Depression Has The Worst Timing

Joy to the world.

It’s a time for happiness.

It’s the most wonderful time of the year, after all.

But what if you’re trying to feel happy and all you can feel is sad?

What if instead of joy, all you can feel is sorrow?

You want to feel anything but exhausted, achy, weepy, cranky and stuck.

More than anything else, what you feel is numb.

Depression has the worst timing.

“Cheer up!”

“It’ll be fine.”

“Watch a happy movie and you’ll feel better.”

“Listen to some good music.”

“Merry Christmas!”

“It’s the happiest time of the year so you can’t be sad right now!”

They want you to feel better but you can’t just turn it on and off.

They want you to get into the Christmas spirit but you just can’t when your own spirit feels broken.

So you put on a brave face and you do that thing you have to do.

You show up to that event you have to attend.

You smile for the photo.

You make the meal.

You do it, all the while feeling unattached and empty knowing that this showing up and this effort will take every ounce of your energy all over again.

So you exhale your frustration giving into the fact that the going through the motions is all you have to offer this year.

This revelation makes you feel worse.

You want to fix it but you can’t.

You want to turn it off but you can’t.

You want to feel joy and be joyful and give off a light into this dark world but your wick has run out.

You imagine a world where emotions are like clothes and feeling happy is as simple as changing your shirt.

In reality though, depression is paralyzing.

It’s the shirt you can’t take off until it one day decides to take itself off.

It’s the door you see in front of you and want to walk through but you physically cant.

Depression is the closed blinds.

The unanswered door.

The call that goes to voicemail.

The list items that don’t get crossed off.

The mess.

The decorations still in their boxes.

The frozen food.

The online shopping this year for gifts.

The overwhelm.

The disorganization.

The saying you’re fine and forcing the smile because if you’re honest about how you feel, you’ll fall apart 4 days before Christmas, the most wonderful time of the year and nobody wants that.

Depression has the worst timing.

And it brings shame.

You love Jesus.

You want to be happy.

You want to celebrate.

It’s what you’re supposed to do this time of year, after all.

But for some it’s impossible.

As much as you wish you could, you can’t just joy yourself into joy.

You shouldn’t feel this way right now.

You need to make their Christmas special.

This is the time for making memories.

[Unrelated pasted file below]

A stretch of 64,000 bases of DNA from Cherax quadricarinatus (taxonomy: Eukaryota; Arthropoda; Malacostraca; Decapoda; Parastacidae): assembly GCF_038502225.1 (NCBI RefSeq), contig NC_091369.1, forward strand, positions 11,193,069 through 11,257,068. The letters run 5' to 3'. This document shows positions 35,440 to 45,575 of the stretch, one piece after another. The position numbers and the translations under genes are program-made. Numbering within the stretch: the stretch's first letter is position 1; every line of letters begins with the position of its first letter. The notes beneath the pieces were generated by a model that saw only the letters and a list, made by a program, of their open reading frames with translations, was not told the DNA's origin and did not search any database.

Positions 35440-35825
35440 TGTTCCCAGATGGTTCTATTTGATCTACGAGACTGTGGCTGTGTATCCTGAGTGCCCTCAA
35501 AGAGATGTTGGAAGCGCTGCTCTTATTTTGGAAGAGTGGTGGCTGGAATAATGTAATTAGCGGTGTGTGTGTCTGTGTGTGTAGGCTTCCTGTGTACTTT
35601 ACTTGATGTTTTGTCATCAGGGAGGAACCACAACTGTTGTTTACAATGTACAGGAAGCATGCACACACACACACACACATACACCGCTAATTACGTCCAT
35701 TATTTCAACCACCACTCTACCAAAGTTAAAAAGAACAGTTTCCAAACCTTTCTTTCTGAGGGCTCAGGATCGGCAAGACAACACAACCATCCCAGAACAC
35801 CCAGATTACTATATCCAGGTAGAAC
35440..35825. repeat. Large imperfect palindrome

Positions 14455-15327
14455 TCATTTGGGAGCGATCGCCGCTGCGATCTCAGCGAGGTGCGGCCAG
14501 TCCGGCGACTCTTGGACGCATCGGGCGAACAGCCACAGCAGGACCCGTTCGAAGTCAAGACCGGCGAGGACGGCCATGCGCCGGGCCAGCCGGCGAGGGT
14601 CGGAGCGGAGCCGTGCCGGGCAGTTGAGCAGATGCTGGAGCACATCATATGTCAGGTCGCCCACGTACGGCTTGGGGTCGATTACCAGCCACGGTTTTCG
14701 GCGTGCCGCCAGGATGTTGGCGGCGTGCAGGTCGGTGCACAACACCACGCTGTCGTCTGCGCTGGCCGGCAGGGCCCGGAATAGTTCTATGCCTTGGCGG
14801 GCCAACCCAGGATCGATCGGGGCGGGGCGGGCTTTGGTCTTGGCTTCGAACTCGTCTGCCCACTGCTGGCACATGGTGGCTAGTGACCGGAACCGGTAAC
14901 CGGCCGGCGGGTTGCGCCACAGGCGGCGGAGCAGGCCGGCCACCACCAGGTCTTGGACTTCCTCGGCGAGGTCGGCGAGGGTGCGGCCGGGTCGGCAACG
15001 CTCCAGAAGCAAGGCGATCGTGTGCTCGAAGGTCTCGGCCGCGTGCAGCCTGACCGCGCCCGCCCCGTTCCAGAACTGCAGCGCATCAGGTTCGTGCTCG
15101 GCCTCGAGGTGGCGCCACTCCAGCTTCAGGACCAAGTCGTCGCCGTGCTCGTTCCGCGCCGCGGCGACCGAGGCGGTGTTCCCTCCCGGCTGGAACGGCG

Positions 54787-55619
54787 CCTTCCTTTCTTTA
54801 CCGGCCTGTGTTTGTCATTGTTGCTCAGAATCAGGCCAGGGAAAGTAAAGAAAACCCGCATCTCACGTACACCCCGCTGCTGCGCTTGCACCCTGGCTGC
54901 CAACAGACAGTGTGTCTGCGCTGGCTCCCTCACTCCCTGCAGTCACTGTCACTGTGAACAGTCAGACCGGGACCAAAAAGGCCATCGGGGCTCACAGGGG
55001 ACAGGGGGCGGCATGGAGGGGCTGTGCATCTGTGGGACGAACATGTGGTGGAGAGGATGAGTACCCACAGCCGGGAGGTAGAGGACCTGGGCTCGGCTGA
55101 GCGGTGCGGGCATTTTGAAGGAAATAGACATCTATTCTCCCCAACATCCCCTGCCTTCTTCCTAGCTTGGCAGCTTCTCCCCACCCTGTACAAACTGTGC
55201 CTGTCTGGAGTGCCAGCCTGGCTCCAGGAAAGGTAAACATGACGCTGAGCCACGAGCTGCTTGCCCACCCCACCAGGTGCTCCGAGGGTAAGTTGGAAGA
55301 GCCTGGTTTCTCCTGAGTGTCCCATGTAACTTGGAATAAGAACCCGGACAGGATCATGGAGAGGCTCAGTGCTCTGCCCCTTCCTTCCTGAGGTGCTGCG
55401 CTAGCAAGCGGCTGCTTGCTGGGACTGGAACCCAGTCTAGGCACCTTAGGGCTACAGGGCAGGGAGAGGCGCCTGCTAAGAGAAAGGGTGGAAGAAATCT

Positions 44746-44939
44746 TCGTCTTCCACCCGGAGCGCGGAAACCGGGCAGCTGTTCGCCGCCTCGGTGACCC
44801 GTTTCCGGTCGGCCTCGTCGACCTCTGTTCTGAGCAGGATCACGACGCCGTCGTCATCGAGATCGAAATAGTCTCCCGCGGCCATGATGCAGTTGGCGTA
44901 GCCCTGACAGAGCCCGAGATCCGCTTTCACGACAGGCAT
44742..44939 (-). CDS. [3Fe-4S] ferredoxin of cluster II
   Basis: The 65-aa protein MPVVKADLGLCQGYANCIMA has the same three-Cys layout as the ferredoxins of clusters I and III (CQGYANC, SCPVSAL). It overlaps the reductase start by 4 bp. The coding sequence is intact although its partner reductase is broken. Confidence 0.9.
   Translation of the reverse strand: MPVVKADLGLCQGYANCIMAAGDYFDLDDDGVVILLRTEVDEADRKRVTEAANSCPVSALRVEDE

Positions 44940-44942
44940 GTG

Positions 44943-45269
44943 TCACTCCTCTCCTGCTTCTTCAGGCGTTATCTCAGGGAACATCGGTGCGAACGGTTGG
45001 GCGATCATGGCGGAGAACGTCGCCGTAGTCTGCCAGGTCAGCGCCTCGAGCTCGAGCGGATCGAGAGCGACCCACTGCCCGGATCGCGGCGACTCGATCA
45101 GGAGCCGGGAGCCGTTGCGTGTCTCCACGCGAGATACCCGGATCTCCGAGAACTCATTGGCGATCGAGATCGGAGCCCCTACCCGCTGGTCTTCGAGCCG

You don’t want to disappoint them.

You hope they’ll remember the lights you strung more than your somberness this Christmas.

You hope those lights fill your home with the light that you yourself can’t bring.

And perhaps, with the Grace of God, the little bit of effort you were able to muster up will have been enough to make them feel the joy that you wish you could feel.

Depression has the worst timing.

But maybe it’s okay, this place where I’m at, remembering that Christ loves me at my worst.

When I can’t love myself.

When I don’t feel like myself.

When I can’t feel anything but sorrow.

When I’m numb.

When I want to cry instead of sing.

When I want to hide instead of show up.

When worshipping is hard.

When my prayers are short.

When I am overcome and paralyzed by emptiness.

He still loves me.

And it’s the people like me that he came for.

And I desperately need him.

Because, depression has the worst timing.

And the last thing I need right now is to hear another happy Christmas song on the radio about snowflakes and joyfullness because it all feels like a lie this year.

But I know I’m not alone.

And if you too feel empty this Christmas, instead of joy, maybe it’s okay. After all, he loves us wherever we’re at. Even broken. Perhaps, especially when we’re broken.

So Jesus, hold me tight this Christmas because I’m having a hard time holding onto you.

Hold onto all of us who are struggling when the fight feels too hard to fight.

When the songs aren’t making us feel what we’re supposed to feel.

When the plans feel more like dreaded tasks.

When the battle feels too heavy.

When the depression has the worst timing and it doesn’t care that it’s Christmas.

Hold onto me.

Remind me of who I am and to whom I belong.

Remind me that you love me when I feel unlovable.

Write your words and your promises on my heart until the lies that I believe about myself become unfamiliar and instead of feeling lost, I feel found.

Remind me that I’m not too broken or too numb for your love to shine through the cracks that I bare and lead me by your light out of this darkness when I can’t find my way.

That’s all I want for Christmas this year because depression has the worst timing.

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